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13th Ukraine Breakfast Debate: Economic Challenges amidst a Changing Government: Will Ukraine Become More Open for Business?

On 25 June 2019, our 13th Ukraine Breakfast Debate on “Economic Challenges amidst a Changing Government: Will Ukraine Become More Open for Business?” took place within the framework of the project “Platform for Analytics and Inter­cul­tural Commu­ni­cation” (PAIC) in cooper­ation with Berlin Policy Hub. Our experts, Oksana Kuziakiv, Chief Executive of the Institute for Economic Research and Policy Consulting (IER) in Kyiv as well as Hlib Vyshlinsky, Executive Director of the Centre for Economic Strategy (CES) and Dmytro Yablonovskyy, Deputy Director of CES in Kyiv provided some first-hand analyses on the possi­bil­ities and challenges the new Ukrainian government and both long-standing and aspiring business owners might face in the near future.

In order to contex­tu­alize the future of economic policy and business devel­opment, Hlib Vyshlinsky first provided a SWOT analysis of the current state of the Ukrainian economy. Accord­ingly, the small budget deficit and the sizable leftovers of approx­i­mately $2.7 billion in the state budget by the end of May 2019 create a fertile ground for further economic and business devel­opment, especially regarding foreign trade. Still, the decel­erated overall growth compared with the rest of the region, combined with the shrinking labor force present some major challenges for the recently elected president Zelenskyy. Vyshlinsky also presaged some additional problem areas such as the urgent external debt repay­ments of the public sector and the potential decrease or even suspension of the gas transit from Russia. Hence, according to Vyshlinsky, the need for the new government to maintain macro­eco­nomic stability, by guaran­teeing the indepen­dence of the central bank and by following a prudent fiscal policy, is exceed­ingly apparent. Large-scale priva­ti­zation, employment measures combined with human capital innovation and the further strength­ening as well as adherence to the rule of law were key points of his recommendations.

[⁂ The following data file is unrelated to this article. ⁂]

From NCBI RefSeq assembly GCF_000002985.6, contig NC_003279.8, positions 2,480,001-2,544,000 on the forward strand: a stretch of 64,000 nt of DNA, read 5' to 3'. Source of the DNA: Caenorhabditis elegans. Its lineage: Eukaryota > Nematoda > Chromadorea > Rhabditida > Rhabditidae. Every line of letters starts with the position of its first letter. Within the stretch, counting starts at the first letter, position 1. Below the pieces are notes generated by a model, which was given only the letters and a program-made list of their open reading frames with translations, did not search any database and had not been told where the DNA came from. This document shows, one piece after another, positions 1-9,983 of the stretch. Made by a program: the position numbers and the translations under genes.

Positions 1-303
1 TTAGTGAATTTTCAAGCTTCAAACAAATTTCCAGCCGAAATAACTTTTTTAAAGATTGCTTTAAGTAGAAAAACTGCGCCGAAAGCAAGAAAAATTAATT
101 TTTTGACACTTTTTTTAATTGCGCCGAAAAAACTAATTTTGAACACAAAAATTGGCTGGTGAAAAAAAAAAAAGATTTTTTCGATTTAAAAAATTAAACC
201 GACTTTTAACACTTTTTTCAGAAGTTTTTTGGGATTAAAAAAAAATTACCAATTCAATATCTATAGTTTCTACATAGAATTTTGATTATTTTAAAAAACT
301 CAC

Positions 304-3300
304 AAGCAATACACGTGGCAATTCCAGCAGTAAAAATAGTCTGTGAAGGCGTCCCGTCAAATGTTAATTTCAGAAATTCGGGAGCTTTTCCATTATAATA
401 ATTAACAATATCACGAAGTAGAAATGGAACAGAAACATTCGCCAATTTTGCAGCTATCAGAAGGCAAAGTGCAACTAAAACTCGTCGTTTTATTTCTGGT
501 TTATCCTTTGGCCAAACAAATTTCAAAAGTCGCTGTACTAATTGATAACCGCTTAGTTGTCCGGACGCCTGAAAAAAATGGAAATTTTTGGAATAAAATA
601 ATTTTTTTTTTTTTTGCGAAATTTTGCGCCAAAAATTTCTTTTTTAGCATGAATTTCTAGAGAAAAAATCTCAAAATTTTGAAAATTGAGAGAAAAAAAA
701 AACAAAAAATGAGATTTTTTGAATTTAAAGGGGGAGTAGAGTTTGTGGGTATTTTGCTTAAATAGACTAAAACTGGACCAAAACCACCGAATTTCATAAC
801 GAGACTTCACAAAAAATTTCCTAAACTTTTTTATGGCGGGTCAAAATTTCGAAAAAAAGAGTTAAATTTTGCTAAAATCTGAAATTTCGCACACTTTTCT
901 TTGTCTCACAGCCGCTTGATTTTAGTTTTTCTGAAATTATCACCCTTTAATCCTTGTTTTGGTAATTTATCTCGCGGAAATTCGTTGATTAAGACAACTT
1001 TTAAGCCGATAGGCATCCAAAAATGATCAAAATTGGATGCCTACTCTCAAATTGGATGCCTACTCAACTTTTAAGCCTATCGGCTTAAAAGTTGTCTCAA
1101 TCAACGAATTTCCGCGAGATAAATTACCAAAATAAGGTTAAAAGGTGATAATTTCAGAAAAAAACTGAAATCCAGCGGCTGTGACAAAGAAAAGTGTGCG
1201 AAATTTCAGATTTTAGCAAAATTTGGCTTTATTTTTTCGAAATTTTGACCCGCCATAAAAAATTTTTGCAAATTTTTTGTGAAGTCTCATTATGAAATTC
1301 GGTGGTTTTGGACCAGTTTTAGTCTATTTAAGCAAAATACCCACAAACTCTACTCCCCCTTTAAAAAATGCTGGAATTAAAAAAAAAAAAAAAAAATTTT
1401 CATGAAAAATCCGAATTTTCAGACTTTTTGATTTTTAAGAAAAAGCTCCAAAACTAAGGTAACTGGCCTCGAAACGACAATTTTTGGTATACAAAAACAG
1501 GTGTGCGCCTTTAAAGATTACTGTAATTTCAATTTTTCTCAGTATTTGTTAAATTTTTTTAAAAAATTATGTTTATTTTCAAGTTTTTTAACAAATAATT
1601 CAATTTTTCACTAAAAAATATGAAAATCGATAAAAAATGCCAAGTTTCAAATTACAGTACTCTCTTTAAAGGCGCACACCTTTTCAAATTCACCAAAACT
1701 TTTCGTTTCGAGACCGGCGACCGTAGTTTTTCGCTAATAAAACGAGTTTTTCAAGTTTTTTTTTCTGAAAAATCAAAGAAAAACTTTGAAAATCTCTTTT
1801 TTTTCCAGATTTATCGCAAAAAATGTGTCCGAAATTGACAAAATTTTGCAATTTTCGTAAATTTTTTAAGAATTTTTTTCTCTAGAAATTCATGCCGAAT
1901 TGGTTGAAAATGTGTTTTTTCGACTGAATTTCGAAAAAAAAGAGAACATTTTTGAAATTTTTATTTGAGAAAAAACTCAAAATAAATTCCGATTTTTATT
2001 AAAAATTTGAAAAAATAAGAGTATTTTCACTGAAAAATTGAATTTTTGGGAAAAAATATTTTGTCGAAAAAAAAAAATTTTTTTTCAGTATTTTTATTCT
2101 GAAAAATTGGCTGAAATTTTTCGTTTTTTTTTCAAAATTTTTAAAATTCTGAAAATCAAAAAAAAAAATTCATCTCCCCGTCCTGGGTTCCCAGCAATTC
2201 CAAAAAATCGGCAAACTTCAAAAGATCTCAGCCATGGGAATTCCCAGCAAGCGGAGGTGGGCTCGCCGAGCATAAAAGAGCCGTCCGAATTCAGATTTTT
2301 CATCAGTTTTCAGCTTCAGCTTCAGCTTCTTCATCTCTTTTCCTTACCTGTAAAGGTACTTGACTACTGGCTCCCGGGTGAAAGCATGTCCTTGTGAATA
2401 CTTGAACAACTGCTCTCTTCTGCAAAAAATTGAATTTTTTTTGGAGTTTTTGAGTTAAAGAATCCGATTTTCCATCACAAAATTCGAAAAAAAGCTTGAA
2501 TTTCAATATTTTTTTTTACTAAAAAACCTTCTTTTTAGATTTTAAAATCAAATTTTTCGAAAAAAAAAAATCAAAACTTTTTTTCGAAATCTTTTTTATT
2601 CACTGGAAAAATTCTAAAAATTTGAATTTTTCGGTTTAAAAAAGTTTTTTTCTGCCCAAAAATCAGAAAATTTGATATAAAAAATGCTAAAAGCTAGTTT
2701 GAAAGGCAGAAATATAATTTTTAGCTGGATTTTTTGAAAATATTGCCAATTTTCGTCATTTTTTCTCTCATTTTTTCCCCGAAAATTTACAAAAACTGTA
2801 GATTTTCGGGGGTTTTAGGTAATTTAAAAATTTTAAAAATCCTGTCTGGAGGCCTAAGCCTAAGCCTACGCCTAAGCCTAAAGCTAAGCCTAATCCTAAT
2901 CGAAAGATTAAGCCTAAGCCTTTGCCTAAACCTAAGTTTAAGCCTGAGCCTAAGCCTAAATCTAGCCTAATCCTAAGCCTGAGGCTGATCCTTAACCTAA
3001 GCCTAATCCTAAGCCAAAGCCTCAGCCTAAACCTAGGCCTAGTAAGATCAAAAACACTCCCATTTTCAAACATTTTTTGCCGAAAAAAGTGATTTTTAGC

Oksana Kuziakiv subse­quently presented some contem­porary business trends in Ukraine, based on the longi­tu­dinal Business Tendency Survey (BTS) of Kyiv-based Institute for Economic Research and Policy Consulting. Generally speaking, a rather positive climate prevailed in the business sector since 2015. While the business environment has become more predictable since 2016, some uncer­tainty could in fact be measured in the last couple of months, due to the presi­dential election, as it has previ­ously been the case in times of ballots. The business devel­opment expec­ta­tions of both larger companies as well as small and medium-size enter­prises (SMEs) have improved since April 2019. However, some challenges are still reportedly present in the business community, such as general market shortages, high compe­tition and the alarming problem of the declining domestic labor force. According to the most recent surveys, business owners in Ukraine expected e.g. (1) the reduction of the so-called single social contri­bution (SSC), (2) the simpli­fi­cation of the taxation system and (3) an intro­duction of different instru­ments of state support.